Around the same time, civic-minded tree lovers in New York were pressing the city to create an urban forestry agency to plant and care for street trees, Dümpelmann writes, especially in poor and tenement neighborhoods in need of better sanitation. The effort was led by a physician, Stephen Smith, and other figures, the sculptor Augustus Saint-Gaudens and financier J. Pierpont Morgan among them. Smith had written an influential paper equating the lack of trees and summer heat with childhood mortality.
Today, the citizens and civic leaders of both Washington and New York embrace the urban forest with enthusiasm and resources. Public, private and nonprofit partnerships have led to a resurgence of tree planting. In New York, the city launched a program in 2007 to plant 1 million trees, a task that was finished in 2015. Trees were not always hugged like this. Older folks will remember the decline of American cities in the postwar decades, and in Washington, the city’s tree canopy withered as people abandoned the urban core for the suburbs. “Disinvestment” in communities, Dümpelmann says, “automatically meant disinvestment in the urban forest.”
Now, ironically, the sprucing up of the streetscape often precedes the gentrification of low- and moderate-income neighborhoods. “These are the big questions we need now to resolve,” she told me. “How do we see to it that everybody has access to nature and is not displaced when trees are planted?”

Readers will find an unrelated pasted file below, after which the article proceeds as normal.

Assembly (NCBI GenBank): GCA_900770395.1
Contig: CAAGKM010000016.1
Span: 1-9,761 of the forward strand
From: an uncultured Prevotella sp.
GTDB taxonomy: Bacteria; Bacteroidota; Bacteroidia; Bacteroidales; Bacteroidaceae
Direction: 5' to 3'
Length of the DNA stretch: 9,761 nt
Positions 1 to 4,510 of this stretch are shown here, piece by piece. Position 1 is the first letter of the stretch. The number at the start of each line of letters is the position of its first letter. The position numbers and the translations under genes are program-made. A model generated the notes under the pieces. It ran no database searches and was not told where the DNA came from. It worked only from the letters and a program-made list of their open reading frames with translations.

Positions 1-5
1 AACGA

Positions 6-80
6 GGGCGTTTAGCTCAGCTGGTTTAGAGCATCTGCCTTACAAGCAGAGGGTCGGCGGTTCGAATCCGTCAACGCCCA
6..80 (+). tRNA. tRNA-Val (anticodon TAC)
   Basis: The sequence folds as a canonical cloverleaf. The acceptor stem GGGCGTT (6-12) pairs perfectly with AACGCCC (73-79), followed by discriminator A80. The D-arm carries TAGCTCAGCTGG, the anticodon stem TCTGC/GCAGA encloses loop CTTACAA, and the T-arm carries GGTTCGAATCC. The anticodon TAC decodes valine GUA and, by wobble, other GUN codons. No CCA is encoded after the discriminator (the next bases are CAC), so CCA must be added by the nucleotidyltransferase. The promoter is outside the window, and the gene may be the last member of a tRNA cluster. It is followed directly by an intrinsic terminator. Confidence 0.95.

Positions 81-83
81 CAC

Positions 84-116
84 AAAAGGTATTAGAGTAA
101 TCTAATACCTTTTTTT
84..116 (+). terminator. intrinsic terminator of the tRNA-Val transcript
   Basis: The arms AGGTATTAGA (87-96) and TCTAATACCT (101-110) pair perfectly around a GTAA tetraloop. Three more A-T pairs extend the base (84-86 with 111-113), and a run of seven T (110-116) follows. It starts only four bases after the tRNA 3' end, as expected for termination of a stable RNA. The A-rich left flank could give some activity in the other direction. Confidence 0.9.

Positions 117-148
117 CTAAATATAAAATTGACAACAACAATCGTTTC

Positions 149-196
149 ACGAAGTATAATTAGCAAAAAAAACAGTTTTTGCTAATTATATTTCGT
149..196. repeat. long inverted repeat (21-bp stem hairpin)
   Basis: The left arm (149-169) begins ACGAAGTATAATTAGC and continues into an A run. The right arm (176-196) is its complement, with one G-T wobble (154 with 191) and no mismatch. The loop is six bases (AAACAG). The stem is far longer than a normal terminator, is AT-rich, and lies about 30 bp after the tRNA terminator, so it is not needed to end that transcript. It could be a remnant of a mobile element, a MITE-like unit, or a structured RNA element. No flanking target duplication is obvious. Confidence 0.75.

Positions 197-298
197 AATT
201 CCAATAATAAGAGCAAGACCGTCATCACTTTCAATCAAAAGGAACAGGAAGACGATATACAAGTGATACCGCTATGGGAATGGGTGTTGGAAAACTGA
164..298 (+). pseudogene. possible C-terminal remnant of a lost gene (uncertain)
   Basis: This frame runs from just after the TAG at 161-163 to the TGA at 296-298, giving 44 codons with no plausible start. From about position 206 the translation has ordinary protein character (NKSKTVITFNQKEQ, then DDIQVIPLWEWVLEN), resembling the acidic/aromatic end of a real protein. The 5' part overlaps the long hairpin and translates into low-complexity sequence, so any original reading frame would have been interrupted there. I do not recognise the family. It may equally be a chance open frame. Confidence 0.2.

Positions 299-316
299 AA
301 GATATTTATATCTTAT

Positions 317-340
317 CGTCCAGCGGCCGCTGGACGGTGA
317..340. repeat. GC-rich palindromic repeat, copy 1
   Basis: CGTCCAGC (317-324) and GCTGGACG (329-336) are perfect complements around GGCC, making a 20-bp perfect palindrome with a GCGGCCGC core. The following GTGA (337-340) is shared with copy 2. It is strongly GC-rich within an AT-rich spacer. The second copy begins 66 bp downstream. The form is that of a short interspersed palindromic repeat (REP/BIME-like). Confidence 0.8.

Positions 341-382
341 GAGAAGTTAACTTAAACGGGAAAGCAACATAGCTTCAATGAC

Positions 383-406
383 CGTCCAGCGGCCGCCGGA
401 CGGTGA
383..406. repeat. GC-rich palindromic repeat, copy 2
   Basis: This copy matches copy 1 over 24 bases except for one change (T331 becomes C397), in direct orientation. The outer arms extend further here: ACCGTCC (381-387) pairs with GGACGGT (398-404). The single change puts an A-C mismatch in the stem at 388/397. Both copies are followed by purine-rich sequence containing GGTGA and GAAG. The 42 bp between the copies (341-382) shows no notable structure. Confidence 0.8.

Some of the most poignant images from the book are of tree-planting efforts in Berlin and Kiel in the years after World War II, when both cities were still in ruins. One photo is of schoolboys planting saplings in Kiel in 1948 against the backdrop of a bombed-out building. The children and the young trees speak to a future being built out of a horrific immediate past.
“That’s where you can become very emotional about the trees,” Dümpelmann says. “For me, if you see trees suffering you automatically think about human beings suffering also.”
Other pictures show the re-planting of Berlin’s famous boulevard, Unter den Linden, against the backdrop of mountains of rubble. The avenue by then was in Soviet control. Many of the postwar trees declined before reunification and have since been re-planted.
During the Cold War, the communist authorities created a model, tree-lined boulevard in East Berlin named Stalinallee, which became part of a greening competition between the city’s two camps.
The East’s tree-planting frenzy of the early 1950s didn’t necessarily play out decades later in the form of a mature urban forest, though. Many died or declined as a result of excessive road salting and the use of gas lamps, which had the effect of poisoning plants.
Street trees can be alarmingly short-lived, so the mature oaks on Connecticut Avenue deserve to be cherished. But it is uplifting, too, to see a number of young trees in Cleveland Park getting established — beyond the sapling stage and on their way to healthy adolescence.
Dümpelmann seemed pleased by the abundance of street trees and their species diversity. “This isn’t scientifically proven,” she says. “But I think if people care about trees, they also tend to care about people.”